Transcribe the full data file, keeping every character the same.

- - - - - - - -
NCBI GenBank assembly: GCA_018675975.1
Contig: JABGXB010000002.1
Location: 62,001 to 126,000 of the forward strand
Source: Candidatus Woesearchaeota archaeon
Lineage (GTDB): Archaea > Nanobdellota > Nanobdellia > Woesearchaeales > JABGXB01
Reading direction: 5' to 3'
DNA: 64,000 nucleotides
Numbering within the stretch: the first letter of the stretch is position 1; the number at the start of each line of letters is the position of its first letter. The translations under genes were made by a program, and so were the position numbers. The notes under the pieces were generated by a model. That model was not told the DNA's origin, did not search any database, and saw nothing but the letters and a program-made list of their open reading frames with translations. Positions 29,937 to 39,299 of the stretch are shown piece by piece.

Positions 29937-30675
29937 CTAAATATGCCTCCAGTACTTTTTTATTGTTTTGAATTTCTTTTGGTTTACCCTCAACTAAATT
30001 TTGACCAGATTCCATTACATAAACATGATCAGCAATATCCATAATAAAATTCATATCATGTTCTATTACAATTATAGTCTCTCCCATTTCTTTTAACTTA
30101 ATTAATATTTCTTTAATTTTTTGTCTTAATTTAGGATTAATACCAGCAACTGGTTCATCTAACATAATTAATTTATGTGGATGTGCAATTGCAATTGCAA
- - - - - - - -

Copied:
NCBI GenBank assembly: GCA_018675975.1
Contig: JABGXB010000002.1
Location: 62,001 to 126,000 of the forward strand
Source: Candidatus Woesearchaeota archaeon
Lineage (GTDB): Archaea > Nanobdellota > Nanobdellia > Woesearchaeales > JABGXB01
Reading direction: 5' to 3'
DNA: 64,000 nucleotides
Numbering within the stretch: the first letter of the stretch is position 1; the number at the start of each line of letters is the position of its first letter. The translations under genes were made by a program, and so were the position numbers. The notes under the pieces were generated by a model. That model was not told the DNA's origin, did not search any database, and saw nothing but the letters and a program-made list of their open reading frames with translations. Positions 29,937 to 39,299 of the stretch are shown piece by piece.

Positions 29937-30675
29937 CTAAATATGCCTCCAGTACTTTTTTATTGTTTTGAATTTCTTTTGGTTTACCCTCAACTAAATT
30001 TTGACCAGATTCCATTACATAAACATGATCAGCAATATCCATAATAAAATTCATATCATGTTCTATTACAATTATAGTCTCTCCCATTTCTTTTAACTTA
30101 ATTAATATTTCTTTAATTTTTTGTCTTAATTTAGGATTAATACCAGCAACTGGTTCATCTAACATAATTAATTTATGTGGATGTGCAATTGCAATTGCAA